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A View from the Bridge

A View from the Bridge


by Arthur Miller

Analysis: Narrator Point of View

Who is the narrator, can she or he read minds, and, more importantly, can we trust her or him?

First Person Peripheral Narrator

Alfieri tells us the story of Eddie Carbone. We say he's peripheral because he rarely affects the action of the play. Eddie goes to him for help, but Alfieri can't do anything for him. When Alfieri advises Eddie to give up him his quest, Eddie ignores him. Of course, Alfieri does do one thing that causes all kinds of problems. He bails Marco and Rodolpho out of jail, which leads to Eddie's death. Overall, though, he's on the sidelines. He's not even in most scenes. He just shows up in between to comment on them.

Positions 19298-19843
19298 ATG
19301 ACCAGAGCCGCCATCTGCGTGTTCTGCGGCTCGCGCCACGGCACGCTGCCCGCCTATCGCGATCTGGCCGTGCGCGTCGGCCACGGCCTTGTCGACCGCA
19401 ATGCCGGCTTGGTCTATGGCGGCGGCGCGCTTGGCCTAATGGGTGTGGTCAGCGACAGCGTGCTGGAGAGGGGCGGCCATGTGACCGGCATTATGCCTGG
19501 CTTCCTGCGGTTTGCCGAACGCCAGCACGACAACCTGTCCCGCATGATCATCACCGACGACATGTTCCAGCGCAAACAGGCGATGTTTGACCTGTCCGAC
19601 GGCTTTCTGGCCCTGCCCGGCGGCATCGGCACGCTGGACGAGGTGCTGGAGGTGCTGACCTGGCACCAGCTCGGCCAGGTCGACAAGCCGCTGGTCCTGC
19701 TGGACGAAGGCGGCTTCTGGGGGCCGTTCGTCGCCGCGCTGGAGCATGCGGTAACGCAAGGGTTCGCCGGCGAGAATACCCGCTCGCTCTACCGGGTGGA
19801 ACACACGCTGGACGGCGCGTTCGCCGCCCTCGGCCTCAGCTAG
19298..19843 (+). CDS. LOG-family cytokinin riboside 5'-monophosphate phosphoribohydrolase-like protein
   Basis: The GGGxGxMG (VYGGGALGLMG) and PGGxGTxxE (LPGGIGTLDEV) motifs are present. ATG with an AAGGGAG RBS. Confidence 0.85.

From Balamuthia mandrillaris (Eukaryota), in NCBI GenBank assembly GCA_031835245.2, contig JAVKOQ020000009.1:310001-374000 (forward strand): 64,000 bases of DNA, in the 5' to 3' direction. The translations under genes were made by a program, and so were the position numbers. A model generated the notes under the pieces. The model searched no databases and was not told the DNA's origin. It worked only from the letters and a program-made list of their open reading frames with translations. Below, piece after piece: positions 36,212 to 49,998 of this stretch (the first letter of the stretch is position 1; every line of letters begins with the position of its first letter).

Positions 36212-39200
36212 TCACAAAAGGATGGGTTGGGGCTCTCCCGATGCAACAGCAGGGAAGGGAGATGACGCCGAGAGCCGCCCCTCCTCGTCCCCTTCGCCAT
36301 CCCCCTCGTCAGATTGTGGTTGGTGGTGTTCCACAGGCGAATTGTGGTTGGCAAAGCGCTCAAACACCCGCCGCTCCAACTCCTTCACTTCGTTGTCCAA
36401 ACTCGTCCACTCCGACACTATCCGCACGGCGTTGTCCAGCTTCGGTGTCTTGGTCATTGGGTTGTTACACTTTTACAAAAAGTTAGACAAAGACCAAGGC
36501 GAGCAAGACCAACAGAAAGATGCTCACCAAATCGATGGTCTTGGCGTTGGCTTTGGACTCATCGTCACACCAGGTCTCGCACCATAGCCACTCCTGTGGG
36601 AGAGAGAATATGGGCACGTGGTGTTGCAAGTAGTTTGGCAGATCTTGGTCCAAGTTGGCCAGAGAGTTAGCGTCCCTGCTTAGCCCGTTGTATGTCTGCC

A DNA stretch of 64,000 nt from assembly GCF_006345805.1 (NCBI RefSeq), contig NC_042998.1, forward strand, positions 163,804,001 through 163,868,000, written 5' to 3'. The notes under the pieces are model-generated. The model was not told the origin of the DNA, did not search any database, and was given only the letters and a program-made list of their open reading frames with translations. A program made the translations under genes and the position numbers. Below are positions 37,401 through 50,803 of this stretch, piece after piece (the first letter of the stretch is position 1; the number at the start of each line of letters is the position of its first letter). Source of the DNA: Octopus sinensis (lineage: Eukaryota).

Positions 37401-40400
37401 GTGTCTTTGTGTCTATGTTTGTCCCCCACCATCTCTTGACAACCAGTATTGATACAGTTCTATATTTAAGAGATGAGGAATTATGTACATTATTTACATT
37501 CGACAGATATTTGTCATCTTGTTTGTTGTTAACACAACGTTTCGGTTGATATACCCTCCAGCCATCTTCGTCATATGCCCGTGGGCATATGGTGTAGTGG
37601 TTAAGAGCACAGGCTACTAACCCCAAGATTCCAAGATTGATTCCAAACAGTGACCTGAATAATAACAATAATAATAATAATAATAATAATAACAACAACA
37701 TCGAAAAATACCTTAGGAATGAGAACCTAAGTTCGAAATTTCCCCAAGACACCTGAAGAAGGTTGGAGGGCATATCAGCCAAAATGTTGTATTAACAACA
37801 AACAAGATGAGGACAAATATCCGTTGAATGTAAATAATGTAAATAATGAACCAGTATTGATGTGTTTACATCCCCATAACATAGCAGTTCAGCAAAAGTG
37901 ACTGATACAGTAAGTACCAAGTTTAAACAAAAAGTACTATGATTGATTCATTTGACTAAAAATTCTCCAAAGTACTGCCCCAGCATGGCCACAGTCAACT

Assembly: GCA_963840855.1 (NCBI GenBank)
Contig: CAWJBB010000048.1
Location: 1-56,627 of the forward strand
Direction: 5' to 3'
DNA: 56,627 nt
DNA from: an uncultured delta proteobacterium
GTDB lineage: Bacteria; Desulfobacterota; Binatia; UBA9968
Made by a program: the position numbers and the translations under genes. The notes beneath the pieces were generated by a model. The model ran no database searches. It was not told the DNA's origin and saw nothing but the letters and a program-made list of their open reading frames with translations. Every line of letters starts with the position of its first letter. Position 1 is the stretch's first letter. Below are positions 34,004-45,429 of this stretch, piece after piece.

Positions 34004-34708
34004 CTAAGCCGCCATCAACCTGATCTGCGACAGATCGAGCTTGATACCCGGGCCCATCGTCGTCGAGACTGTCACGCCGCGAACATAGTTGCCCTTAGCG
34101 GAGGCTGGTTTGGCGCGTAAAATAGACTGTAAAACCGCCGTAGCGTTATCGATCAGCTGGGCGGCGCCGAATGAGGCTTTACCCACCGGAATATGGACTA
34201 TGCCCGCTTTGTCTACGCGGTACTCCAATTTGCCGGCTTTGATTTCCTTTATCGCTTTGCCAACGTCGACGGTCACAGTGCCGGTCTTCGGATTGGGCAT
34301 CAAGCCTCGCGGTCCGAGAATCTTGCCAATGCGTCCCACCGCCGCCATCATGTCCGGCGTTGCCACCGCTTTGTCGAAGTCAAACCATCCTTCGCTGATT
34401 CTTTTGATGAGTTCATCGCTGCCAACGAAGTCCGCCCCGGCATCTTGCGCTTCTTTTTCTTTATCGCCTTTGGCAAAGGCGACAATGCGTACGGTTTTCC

So, how biased is Alfieri? It's hard to say. Our best guess is that he's pretty darn objective. Why do we think this? He's a lawyer. From all we can tell, he's a good one. He's honest and impartial. Throughout the play he tells people the truth whether they want to hear it or not. It's just in his nature to see all sides of things.

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